I see what you're saying, but I am not convinced.  Water vapor moves in response to vapor pressure/water potential, and will move down a water potential gradient in any directon.  When wet dough is on a hot stone, water can evaporate and flow through the air-filled voids, but this is not possible on a steel plate.  it seems to me that a steel plate reduces the evaporative surface area of the dough   :)

buceriasdon

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Re: Recreating Pepe's over a 10 year period
« Reply #45 on: December 13, 2011, 07:13:38 PM »
 CDN, The Leidenfrost Effect clearly states that water particles can not penetrate a super hot surface they are next to but will be held in suspension by water vapor until totally vaporized, plus the Leindenfrost Effect occurs at temperatures well below what we are talking about here. How can water molecules penetrate a surface when they are being turned into water vapor, perhaps not at a constant rate because of temp variations of the surface and dough varibles, but converted none the less? Thanks for the exchange. :D
Don
« Last Edit: December 13, 2011, 07:15:31 PM by buceriasdon »

Offline CDNpielover

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Re: Recreating Pepe's over a 10 year period
« Reply #46 on: December 14, 2011, 12:00:44 AM »
I am not familiar with that, I will have to take a look and think about it.   :chef:  again, my initial impression is that the LE seems to apply to non-porous surfaces. 

scott123

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Re: Recreating Pepe's over a 10 year period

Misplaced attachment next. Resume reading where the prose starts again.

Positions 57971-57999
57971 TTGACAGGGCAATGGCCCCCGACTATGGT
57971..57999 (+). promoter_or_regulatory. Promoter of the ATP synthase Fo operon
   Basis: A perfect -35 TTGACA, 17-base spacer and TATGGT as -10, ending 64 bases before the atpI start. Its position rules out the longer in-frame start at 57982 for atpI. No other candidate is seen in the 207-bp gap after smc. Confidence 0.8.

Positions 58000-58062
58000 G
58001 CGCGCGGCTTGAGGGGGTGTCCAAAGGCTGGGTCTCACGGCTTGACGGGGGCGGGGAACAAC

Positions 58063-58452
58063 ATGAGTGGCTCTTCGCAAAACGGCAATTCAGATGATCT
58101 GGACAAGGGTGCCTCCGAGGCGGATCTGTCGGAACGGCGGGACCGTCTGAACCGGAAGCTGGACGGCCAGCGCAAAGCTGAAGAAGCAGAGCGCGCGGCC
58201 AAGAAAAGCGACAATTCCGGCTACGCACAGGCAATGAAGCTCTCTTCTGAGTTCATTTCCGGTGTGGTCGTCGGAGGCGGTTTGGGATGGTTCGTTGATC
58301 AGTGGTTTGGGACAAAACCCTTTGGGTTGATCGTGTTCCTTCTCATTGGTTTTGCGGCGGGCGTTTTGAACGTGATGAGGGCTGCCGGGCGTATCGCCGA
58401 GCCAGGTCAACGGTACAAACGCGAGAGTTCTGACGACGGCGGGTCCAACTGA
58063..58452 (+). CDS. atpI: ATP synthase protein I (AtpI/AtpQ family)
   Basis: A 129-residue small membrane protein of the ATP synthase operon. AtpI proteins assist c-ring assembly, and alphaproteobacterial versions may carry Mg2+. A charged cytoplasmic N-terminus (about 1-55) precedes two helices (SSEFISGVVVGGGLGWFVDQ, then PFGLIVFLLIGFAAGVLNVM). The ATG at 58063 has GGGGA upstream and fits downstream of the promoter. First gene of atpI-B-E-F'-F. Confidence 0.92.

« Reply #47 on: December 14, 2011, 05:36:09 AM »
Scott, no argument, just passing along info.

John, I hope I didn't come off as shooting the messenger. Obviously, my anger is directed towards this individual, not you.

Offline John in Florida

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Re: Recreating Pepe's over a 10 year period
« Reply #48 on: December 14, 2011, 05:43:01 AM »
Oh no, no worries Scott, likewise I have encountered this sort of food/no food thing in the past and was just data gathering from this outfit. Many years ago I did a lot of "warm" glass work in kilns, around 1200 degrees, and thought about using the kilns for pizza making. Never did because they were top loading, not so good, and I was in fact using chemicals that would not do well in food.

Through all this you have made me think of trying the broiler in my oven in lieu of the bake mode. This oven says you can broil all day at 550 with the door closed. So what I'm thinking is let it soak with the door closed heating the stone, then shovel in the pie where the stone works on the bottom and the broil element does the top. Can't hurt to try...

scott123

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Re: Recreating Pepe's over a 10 year period
« Reply #49 on: December 14, 2011, 05:54:51 AM »
scott, i don't know what you mean by steam going up and not into a stone - but evaporation from the bottom of the dough is driven by a vapor pressure deficit.  if there is a porous stone with hot, dry air in the pores, you will have water moving down a water potenital gradient and thus from the dough into that air.  it has little to do with density, or gravity.   :)

I understand you are a massive proponent of the steel plate, but i'm not convinced by your argument that stones do not permit more water loss than a steel plate would.  IMO, the steel plate is reducing your evaporative surface area by about 1/2 (neglecting the "sides" of the dough).

Alright, here's what I know:

1. Non porous stones produce identical results to porous ones.

2. With the exception of Fibrament, almost all stones that we might consider porous really aren't that porous at all.

My thoughts on LE are only my best way of justifying #1. I'll concede that LE may or may not be in play here.  I don't know.  I do know and have witnessed non porous stones producing just as dry and crispy undercrusts as porous ones.